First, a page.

After an announcement from the HMRC to delay making tax digital, the House of Lords asks that the deferral is continued in order to allow small businesses time to adapt to the changes in the law. Many believe that, while the change can bring much good, it should not be forced on businesses to make the change before they are ready. Lords have accused the government of failing to listen to the small businesses that need their help in preference of keeping to a far too unrealistic deadline.
IPSE chose to back the House of Lords in this discussion, adding that the many small businesses that still keep paper records don’t have access to the same in-house accounting and finance services that larger businesses have.
The Pensions Advisory Service is campaigning for a mid-life MOT to support the self-employed after they retire. The pension support needed must reflect the growth of the sector and the variable work that self-employed people often face. There are currently four major organisations who are attempting to test how the concept could be carried out in the private sector.
Forbes asked how Brexit was going to affect mothers who freelance. Freelancing mothers now account for one in seven of all the self-employed in the UK, and the EU has helped expand the right to equal pay since 1973 when Britain joined. However, while the majority of women’s rights in work are safe and unlikely to change at this point, these rights may be eroded over time. The EU Parental Leave Directive, for instance, which grants fathers time off to look after their children could be under threat, meaning mothers are left with less time to work after being left with their children.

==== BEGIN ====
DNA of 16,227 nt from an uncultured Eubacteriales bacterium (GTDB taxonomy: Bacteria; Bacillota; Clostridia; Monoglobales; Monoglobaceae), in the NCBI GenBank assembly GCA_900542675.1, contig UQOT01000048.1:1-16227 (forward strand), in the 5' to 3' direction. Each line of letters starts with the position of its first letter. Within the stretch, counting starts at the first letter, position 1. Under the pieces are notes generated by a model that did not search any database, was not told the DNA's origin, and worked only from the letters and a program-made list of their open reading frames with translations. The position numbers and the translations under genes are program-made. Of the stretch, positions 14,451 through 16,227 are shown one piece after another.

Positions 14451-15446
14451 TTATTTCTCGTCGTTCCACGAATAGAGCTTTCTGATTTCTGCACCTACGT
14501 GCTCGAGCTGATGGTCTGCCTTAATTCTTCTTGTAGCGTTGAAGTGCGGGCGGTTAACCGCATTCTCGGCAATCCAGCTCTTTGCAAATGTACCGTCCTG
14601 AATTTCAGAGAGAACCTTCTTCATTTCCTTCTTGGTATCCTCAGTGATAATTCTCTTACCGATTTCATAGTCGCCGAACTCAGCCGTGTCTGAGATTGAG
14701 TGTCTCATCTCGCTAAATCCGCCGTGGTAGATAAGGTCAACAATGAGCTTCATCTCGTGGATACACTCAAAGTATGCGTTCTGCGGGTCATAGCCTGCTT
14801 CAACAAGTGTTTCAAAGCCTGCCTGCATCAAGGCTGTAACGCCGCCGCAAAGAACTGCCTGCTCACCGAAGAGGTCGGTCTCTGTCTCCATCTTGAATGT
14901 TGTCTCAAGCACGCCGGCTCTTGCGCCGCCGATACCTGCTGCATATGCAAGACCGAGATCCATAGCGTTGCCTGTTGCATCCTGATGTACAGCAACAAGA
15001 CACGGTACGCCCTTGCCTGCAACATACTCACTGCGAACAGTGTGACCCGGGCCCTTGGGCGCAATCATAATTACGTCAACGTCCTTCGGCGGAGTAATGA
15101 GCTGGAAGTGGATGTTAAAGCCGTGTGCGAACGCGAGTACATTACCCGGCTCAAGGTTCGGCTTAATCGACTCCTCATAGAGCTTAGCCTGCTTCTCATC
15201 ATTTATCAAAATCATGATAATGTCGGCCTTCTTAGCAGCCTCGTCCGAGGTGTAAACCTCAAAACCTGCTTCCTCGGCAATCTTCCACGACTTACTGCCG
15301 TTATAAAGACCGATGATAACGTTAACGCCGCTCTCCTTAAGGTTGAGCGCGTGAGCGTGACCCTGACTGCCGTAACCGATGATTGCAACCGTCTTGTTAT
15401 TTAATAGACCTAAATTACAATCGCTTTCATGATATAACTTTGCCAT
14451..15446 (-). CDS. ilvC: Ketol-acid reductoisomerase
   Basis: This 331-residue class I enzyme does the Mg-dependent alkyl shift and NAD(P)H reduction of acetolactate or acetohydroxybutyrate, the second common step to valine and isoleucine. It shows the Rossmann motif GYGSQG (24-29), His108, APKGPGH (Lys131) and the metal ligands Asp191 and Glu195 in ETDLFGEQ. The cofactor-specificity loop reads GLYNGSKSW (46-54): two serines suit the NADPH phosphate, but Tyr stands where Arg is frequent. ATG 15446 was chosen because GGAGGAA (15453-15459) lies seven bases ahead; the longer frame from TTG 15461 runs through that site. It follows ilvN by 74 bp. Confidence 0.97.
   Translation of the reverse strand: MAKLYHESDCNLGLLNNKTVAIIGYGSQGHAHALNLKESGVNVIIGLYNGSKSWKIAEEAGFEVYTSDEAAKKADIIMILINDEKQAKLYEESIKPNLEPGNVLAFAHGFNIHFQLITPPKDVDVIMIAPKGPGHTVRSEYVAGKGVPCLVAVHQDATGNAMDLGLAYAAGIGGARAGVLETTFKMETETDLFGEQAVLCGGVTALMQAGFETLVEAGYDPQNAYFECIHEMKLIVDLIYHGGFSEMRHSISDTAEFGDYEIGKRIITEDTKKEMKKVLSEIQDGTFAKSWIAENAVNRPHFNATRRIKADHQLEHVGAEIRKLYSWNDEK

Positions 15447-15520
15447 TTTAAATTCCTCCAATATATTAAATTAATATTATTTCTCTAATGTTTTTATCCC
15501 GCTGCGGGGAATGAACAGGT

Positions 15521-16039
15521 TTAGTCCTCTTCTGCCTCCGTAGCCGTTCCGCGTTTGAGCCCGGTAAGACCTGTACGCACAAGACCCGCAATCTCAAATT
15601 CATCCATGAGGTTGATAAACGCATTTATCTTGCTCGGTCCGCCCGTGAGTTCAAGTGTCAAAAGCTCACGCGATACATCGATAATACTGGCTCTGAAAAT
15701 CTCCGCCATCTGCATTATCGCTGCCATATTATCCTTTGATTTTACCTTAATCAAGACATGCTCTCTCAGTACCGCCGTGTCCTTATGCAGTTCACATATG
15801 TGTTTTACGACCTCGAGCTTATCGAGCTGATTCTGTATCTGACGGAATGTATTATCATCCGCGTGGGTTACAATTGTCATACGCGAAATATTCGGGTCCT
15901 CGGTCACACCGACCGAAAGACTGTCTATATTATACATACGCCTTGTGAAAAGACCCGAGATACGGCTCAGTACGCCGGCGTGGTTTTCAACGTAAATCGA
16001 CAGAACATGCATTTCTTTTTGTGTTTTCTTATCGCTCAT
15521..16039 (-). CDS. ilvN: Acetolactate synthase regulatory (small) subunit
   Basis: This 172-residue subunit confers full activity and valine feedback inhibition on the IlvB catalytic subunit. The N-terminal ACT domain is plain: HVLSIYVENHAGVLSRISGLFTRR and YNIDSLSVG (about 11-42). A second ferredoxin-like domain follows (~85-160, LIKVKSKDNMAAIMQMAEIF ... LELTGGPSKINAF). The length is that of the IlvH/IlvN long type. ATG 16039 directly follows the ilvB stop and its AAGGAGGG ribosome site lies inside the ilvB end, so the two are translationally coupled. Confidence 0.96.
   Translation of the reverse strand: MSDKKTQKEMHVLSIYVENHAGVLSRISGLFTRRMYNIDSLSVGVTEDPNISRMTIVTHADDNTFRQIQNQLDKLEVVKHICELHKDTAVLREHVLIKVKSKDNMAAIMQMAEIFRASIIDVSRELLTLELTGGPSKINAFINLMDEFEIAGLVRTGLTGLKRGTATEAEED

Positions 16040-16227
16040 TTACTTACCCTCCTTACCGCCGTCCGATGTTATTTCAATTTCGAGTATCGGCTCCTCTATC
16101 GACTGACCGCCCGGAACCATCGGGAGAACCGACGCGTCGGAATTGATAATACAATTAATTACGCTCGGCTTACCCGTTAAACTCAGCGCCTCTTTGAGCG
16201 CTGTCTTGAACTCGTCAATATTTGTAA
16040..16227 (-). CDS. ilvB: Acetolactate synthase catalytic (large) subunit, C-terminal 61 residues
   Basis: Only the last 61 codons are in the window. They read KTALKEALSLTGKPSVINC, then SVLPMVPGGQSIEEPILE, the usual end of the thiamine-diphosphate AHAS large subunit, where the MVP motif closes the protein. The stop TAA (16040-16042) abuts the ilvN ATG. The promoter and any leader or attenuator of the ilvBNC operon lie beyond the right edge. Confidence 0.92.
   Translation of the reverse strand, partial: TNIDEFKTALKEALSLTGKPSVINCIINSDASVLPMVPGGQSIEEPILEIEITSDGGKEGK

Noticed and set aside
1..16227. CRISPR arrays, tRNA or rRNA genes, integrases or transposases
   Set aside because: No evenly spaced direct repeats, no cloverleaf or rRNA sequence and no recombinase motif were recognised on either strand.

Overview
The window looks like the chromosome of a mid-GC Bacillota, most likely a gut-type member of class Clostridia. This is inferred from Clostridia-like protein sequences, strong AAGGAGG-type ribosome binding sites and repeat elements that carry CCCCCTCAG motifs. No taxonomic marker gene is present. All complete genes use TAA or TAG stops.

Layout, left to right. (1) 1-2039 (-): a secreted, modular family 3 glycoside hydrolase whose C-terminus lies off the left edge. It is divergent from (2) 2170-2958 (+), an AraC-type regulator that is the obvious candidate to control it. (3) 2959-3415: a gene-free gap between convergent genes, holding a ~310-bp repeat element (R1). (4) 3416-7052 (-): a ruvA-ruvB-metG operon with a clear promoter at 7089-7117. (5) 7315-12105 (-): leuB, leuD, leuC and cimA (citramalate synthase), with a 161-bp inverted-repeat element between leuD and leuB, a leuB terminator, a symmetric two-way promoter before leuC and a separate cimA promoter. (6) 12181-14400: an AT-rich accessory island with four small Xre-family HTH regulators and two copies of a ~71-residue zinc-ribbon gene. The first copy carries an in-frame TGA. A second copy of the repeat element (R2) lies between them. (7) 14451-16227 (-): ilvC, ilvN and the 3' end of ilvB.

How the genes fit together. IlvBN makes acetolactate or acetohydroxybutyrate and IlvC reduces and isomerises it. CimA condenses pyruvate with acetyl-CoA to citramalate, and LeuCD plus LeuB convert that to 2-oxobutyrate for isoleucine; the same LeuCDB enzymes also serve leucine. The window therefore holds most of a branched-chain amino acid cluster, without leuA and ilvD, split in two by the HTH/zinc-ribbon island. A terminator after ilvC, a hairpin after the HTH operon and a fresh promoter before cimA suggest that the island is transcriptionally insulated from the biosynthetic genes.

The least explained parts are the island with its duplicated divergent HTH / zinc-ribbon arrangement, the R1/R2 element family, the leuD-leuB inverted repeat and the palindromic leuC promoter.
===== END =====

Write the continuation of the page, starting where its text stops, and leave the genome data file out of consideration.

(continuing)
A legal battle has begun at the National Gallery over the legal rights of employees. After a group of 27 art lecturers, many of whom had worked for the gallery for years, were dropped without due process, they are attempting to argue that they should be treated as employees after a certain period of time working at the gallery. This is similar in focus to recent cases with Uber, Deliveroo, and Hermes, but it is the first time it has infringed on the creative sphere.
As flexible work is becoming more popular, the question still remains; how much longer will people actually have to commute to work? The Telegraph asks the question, noting how much more cost effective it is to work remotely, especially with all the wonderful options available. This reflects the need for work to be seen as a thing people do rather than a place they go to; employees wish to be judged based on their output rather than their time spent in the office.